At a high school graduation, younger students might not have had access to the vaccine, or there could be older adults in attendance at higher risk of getting sick, making masks appropriate. But at a small wedding ceremony where everyone is vaccinated, Ranney said, “it may be okay to be without masks.” She, for instance, is planning to attend a get-together with about 15 other doctors and health care providers — they’re all vaccinated, and later this month, they’ll share a drink for the first time since the pandemic began.

When will we stop wearing masks?

That could be a sign of what’s to come in the United States in the warmer months. “I fully expect and support mask mandates, by and large, being lifted by early summer,” Ranney said, as long as every American who wants a vaccine has had a chance to get one.

But even if that comes to pass, that doesn’t mean masks will vanish. People should still be allowed to wear masks if they desire, Ranney said, especially those who are particularly vulnerable.

And it’s likely mask-wearing will be encouraged, if not enforced, in higher-risk environments. Such candidates include crowded or poorly ventilated areas, at transportation hubs and while aboard buses, trains and planes.

“Certainly, I’m going to wear masks on long-distance flights,” said Jose-Luis Jimenez, an aerosol chemist at the University of Colorado at Boulder who studies how the virus spreads in the air. “The U.S. can be a curious place, sociologically, but I think I won’t be the only one,” he said, suggesting masks on transit could become as ubiquitous as ball caps.

And masks may be needed again during the fall and winter seasons, when respiratory viruses spread more readily. For the past several flu seasons, wearing masks has been the rule for patients, staff and visitors alike at Johns Hopkins’ oncology center, Maragakis pointed out.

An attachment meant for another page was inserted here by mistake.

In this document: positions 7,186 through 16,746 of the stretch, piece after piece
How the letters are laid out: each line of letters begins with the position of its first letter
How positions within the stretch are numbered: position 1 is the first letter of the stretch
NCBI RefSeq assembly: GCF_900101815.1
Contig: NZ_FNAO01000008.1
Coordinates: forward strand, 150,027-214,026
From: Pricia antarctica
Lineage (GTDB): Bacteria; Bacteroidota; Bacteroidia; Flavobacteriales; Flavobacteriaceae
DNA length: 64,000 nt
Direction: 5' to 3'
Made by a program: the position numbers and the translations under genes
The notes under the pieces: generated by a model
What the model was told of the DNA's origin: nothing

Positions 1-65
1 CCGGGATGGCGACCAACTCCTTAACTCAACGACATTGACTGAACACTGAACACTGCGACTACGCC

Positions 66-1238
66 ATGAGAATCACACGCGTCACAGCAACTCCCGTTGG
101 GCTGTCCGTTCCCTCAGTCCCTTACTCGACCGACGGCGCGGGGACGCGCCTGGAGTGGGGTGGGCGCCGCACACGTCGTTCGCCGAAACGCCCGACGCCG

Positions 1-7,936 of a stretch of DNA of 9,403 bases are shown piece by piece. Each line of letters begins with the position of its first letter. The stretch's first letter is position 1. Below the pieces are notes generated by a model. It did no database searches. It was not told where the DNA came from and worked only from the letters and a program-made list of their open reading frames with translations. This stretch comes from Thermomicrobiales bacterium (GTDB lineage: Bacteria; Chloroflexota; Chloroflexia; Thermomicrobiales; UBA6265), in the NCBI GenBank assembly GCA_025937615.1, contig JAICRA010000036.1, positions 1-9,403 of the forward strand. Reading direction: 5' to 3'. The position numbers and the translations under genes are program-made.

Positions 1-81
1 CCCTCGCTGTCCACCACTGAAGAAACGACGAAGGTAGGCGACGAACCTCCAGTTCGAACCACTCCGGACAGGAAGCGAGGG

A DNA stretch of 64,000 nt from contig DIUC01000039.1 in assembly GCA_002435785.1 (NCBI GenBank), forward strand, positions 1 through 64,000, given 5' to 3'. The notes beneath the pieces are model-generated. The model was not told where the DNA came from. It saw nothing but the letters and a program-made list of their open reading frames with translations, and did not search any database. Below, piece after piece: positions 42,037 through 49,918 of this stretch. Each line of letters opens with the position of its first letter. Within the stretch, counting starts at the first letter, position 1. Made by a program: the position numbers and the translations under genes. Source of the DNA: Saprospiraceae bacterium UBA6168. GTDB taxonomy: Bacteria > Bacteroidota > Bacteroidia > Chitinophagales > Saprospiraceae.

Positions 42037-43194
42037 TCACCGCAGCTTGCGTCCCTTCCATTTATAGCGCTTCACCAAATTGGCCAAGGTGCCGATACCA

What might our mask-wearing future look like?

Some public health researchers believe masks could transition into a commonplace habit, much like placing toddlers in car seats or slathering sunscreen at the beach. After the pandemic, more than half of Americans expect to wear masks at least some of the time, according to a YouGov survey in March. And 1 in 4 people said they predict frequent mask-wearing.

Helene-Mari van der Westhuizen, a physician who is studying infection control at Oxford University, said masks have become a social practice that transcends their medical purpose, as she wrote with colleagues in the British Medical Journal. She said mask guidance that treats the public by “pretending that we are all in a giant medical ward” misses something: People want masks that are meaningful or accessible.

“That might mean the mask needs to have a nice pattern and fit with the outfit,” she said. (See: the matching masks at last month’s Grammy Awards.) “It should mean that they’re able to pop it in the laundry with their clothing.” To those who wear them, masks can be visual symbols of solidarity against the shared threat of the pandemic — particularly valuable at a time when distancing restrictions can hinder a sense of community.

Masks certainly will not be universal. People have violently acted out their anti-mask sentiment, such as a woman caught on video who coughed on an Uber driver and tore off his mask. Van der Westhuizen said she was flooded with abuse on social media after publishing the BMJ article.

“I hope that we normalize mask-wearing a little bit more, like Japan or South Korea or other countries where people can choose to mask — not because they’re forced to — but because they see it as a way to protect their health,” Ranney said.

The public health experts get that everyone is tired of masks. But, Maragakis said, “we would be foolish” to not consider wearing our masks in the future.